In the present study, the primary screening was done on twenty actinomycetes strains isolated from rhizosphere soil, out of these, 5 isolates produced l-glutaminase as shown on MGA medium (Fig. 1). The pink color zone indicates the release of ammonia due to the hydrolysis of amino acid l-glutamine by l-glutaminase and this indicates a positive result. All the 5 strains have different morphological characteristics and were selected for secondary screening by quantitative estimation of l-glutaminase under SmF. Two strains showed maximum l-glutaminase activity, AC6 and AC20. Using Nessler’s method, a quantitative screening for enzyme production was conducted. The maximum enzyme production was found by the same two actinomycetes strains, and a harmonious relationship was observed between the qualitative and quantitative screening. Although the strains AC6, AC20 have little difference in their values, AC20 showed significant result (maximum enzyme activity and good growth on media) with highest enzyme activity (153.06 U/mL) (Fig. 2) and was employed for future studies.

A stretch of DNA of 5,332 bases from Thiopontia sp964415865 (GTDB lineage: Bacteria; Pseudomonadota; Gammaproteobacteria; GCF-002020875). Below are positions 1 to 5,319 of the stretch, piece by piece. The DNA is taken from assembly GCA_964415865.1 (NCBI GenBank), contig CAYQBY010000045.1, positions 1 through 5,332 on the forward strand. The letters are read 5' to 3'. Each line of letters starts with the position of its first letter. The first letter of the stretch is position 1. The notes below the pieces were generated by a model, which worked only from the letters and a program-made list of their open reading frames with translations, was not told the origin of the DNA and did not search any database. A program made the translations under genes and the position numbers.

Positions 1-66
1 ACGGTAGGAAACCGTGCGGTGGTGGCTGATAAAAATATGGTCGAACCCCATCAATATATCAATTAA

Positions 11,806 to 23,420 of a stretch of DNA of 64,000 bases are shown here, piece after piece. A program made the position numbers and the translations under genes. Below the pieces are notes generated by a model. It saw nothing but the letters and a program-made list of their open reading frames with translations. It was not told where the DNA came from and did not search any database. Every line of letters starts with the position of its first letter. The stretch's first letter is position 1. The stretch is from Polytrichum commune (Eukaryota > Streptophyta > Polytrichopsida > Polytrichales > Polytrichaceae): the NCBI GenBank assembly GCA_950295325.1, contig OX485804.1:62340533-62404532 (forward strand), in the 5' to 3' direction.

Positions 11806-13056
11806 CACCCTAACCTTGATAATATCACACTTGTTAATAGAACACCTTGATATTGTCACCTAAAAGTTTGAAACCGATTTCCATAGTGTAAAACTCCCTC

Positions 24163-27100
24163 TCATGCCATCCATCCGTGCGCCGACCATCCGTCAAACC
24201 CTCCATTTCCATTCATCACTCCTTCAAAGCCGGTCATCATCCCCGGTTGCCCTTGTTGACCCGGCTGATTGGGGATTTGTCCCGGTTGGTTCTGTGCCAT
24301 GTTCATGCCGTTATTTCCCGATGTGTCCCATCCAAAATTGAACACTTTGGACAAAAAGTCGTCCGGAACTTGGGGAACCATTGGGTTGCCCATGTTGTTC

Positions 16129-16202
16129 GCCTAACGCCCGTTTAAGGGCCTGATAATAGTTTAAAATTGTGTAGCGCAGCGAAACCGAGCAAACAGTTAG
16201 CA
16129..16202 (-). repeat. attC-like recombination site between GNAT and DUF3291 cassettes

Fig. 1
figure 1

Primary screening of Actinomycetes isolates for extracellular l-glutaminase production. a Actinomycetes isolate with control. b Microscope photograph of tested isolates

Fig. 2
figure 2

Secondary screening for l-glutaminase enzyme from selected actinomycetes isolates, AC20 strain was found to be the highest l-glutaminase producer

Identification of actinomycetes strain